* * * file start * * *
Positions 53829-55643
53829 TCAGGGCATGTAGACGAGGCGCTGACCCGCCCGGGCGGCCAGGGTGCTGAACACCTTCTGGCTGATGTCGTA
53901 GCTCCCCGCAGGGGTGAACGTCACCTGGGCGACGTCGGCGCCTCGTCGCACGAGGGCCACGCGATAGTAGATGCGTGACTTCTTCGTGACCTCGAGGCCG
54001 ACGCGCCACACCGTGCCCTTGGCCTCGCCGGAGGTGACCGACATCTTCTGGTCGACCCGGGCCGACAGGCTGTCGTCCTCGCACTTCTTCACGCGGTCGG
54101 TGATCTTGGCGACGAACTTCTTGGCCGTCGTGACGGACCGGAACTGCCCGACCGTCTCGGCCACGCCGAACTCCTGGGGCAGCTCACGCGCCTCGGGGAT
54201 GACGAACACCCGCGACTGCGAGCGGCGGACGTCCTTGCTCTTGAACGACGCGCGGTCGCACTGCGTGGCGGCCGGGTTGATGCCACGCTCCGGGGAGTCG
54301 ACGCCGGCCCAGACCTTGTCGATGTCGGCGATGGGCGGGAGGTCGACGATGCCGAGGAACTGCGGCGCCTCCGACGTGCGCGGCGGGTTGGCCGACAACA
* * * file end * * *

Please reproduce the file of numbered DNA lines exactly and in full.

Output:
Positions 53829-55643
53829 TCAGGGCATGTAGACGAGGCGCTGACCCGCCCGGGCGGCCAGGGTGCTGAACACCTTCTGGCTGATGTCGTA
53901 GCTCCCCGCAGGGGTGAACGTCACCTGGGCGACGTCGGCGCCTCGTCGCACGAGGGCCACGCGATAGTAGATGCGTGACTTCTTCGTGACCTCGAGGCCG
54001 ACGCGCCACACCGTGCCCTTGGCCTCGCCGGAGGTGACCGACATCTTCTGGTCGACCCGGGCCGACAGGCTGTCGTCCTCGCACTTCTTCACGCGGTCGG
54101 TGATCTTGGCGACGAACTTCTTGGCCGTCGTGACGGACCGGAACTGCCCGACCGTCTCGGCCACGCCGAACTCCTGGGGCAGCTCACGCGCCTCGGGGAT
54201 GACGAACACCCGCGACTGCGAGCGGCGGACGTCCTTGCTCTTGAACGACGCGCGGTCGCACTGCGTGGCGGCCGGGTTGATGCCACGCTCCGGGGAGTCG
54301 ACGCCGGCCCAGACCTTGTCGATGTCGGCGATGGGCGGGAGGTCGACGATGCCGAGGAACTGCGGCGCCTCCGACGTGCGCGGCGGGTTGGCCGACAACA